The Hotspot System’s goal is to manage migration responsibly and reasonably, enabling Europe to handle irregular migration. Some states, such as Italy and Greece, face much larger migratory affluence than other European countries, which is why external borders vary by nation.
What is Europe’s Hotspot System?
Some European countries face significant challenges that require support from European agencies. Hotspots are sections along borders that experience higher migratory pressure, and agencies address migratory difficulties using the Hotspot Approach.
Hotspot System – How Does It Work?
The Hotspot Approach provides operational support, focusing specifically on return operations. Member nations need incoming migrants to complete the following processes:
These are the agencies deployed to hotspots to support authorities on essential occasions:
- European Asylum Support Office (EASO)
- European Border and Coast Guard Agency (Frontex)
With the Hotspot System, migrants are channeled into specific asylum procedures immediately. EASO supports teams that process asylum application. Hotspots contribute to relocation schemes as well, which the EC processes.
FRONTEX is the European Border and Coast Guard Agency responsible for returning migrants who do not need protection. It supports the European Member States by assisting with the deployment of screening groups through registration/identification procedures.
When an irregular migrant is refused or not permitted to stay in the EU, this agency supports the national authorities in returning the migrants.
The EU-LISA agency is responsible for developing ETIAS and providing ICT expertise for asylum-seekers’ fingerprinting.
Use of the Hotspot Approach by European Members
The Hotspot Approach operates in Italy and Greece, but European countries can join the system if needed. After a joint assessment by FRONTEX, additional assistance may be provided. The hotspot is also in charge of implementing emergency relocation mechanisms that are adopted by the Council of the European Union. The procedures relocated more than 160,000 migrants to European countries, and these mechanisms aim to strengthen both European solidarity with asylum seekers and border security.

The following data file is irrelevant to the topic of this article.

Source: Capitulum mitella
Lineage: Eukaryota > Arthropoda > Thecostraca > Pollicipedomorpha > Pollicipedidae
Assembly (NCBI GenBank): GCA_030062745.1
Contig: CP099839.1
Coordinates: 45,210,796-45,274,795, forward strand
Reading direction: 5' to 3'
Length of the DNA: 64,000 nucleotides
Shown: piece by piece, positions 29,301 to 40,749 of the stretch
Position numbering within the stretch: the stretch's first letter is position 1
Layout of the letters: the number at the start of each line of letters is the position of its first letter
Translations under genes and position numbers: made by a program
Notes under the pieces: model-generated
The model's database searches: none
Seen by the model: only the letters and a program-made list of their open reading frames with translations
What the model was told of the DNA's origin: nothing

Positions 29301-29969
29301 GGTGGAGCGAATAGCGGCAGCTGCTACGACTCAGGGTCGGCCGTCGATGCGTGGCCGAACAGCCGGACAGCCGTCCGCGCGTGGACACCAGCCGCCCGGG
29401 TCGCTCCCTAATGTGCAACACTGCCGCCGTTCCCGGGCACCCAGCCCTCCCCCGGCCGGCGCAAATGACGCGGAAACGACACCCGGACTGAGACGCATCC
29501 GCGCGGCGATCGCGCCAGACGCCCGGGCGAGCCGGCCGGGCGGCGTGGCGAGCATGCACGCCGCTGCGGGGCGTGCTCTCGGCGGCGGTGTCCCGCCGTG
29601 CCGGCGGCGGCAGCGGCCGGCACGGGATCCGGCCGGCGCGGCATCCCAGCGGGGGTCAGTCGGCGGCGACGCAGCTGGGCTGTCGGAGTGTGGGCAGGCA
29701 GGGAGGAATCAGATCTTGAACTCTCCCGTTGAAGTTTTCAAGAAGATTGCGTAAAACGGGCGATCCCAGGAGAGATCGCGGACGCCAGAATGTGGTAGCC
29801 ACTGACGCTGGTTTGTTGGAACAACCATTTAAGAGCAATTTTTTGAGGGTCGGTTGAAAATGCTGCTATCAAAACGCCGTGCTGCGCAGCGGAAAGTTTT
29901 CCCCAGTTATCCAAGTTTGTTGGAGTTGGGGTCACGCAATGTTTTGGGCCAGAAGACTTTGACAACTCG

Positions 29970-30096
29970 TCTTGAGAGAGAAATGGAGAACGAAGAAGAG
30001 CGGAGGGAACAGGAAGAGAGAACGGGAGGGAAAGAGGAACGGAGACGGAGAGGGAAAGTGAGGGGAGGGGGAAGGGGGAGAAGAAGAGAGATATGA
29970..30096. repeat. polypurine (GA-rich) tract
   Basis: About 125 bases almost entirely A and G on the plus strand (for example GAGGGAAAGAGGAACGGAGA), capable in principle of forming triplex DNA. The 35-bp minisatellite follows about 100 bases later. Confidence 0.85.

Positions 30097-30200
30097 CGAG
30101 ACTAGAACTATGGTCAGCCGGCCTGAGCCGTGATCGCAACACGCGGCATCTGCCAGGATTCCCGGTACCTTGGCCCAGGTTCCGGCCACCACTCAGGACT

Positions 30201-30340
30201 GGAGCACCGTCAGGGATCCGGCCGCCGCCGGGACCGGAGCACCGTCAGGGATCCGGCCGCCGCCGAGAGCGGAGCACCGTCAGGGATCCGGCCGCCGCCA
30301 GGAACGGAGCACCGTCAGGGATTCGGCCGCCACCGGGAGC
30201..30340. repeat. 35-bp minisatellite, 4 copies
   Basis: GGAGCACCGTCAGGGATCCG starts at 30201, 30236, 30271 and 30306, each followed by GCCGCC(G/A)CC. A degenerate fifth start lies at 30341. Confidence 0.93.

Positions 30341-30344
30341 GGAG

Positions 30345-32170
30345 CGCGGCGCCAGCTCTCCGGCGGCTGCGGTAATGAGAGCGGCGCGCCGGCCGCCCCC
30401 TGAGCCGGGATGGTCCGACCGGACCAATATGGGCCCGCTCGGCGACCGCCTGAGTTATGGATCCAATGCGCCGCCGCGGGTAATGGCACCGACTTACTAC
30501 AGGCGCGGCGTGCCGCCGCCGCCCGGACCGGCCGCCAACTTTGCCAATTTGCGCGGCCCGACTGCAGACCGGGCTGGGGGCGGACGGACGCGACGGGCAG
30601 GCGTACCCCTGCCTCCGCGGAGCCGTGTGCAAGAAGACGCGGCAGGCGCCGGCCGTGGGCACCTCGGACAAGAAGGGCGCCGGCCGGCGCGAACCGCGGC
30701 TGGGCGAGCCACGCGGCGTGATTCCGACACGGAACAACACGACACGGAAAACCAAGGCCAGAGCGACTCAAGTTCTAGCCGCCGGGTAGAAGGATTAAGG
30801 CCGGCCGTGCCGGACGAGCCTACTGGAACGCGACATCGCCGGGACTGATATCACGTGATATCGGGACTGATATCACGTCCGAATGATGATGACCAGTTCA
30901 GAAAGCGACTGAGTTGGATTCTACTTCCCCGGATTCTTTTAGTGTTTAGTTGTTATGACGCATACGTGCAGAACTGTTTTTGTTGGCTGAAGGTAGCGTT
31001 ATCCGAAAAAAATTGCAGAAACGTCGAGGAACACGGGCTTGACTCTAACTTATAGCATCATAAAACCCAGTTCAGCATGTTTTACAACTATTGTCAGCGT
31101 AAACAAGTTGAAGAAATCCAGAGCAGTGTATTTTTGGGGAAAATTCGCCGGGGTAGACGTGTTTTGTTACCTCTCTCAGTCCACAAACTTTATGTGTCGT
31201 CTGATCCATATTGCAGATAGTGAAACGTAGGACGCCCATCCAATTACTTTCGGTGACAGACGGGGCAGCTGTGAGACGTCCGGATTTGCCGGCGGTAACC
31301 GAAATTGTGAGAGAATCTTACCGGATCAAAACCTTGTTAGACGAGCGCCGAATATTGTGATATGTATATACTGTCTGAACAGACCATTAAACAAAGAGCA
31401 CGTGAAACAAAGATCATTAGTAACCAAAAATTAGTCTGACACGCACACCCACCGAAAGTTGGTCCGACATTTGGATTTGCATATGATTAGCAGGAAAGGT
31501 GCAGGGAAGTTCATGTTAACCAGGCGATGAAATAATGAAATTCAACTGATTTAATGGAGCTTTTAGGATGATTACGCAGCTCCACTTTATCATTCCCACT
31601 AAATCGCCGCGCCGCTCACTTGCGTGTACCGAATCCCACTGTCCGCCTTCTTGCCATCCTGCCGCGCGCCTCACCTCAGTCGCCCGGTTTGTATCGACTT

Most European member states have kept their promises to move. Other countries failed to do so, resulting in infringement proceedings initiated against the Czech Republic, Hungary, and Poland.
Hotspot management is a vital element of Europe’s support to Greece and Italy as they face humanitarian and border management challenges.
Migration is a significant challenge for Europe, as shown by the conditions where asylum seekers are admitted:
- Poor conditions in the camps, and
- Inadequate living conditions.
The European Parliament reiterated its call for action for asylum seekers’ protection on behalf of member states.
Hotspot Regions in Europe
The hotspots were first identified when a record number of refugees, asylum seekers, and other migrants gathered outside their borders. These initial reception facilities are located in two European member states: Greece and Italy.
Hotspots in Italy
The Talia government has created 5 hotspots:
Hotspots in Greece
Greek authorities have also set up 5 hotspots:
ETIAS in the Face of Extreme Migratory Pressures
ETIAS aims to eliminate and reduce migration irregularities in the Schengen area. Online registration will prevent individuals from entering Europe illegally. ETIAS will be mandatory for citizens of 60 countries, but registration will be a simple online process; all you will need is a passport, contact information, and travel details. Upon receiving your application, your will be digitally verified using databases to confirm that you do not pose a threat to citizens and/or travelers in Europe Member States. You will be notified of your ETIAS approval or rejection by email within 24 hours. The application may be rejected if the applicant has violated migration laws in the past.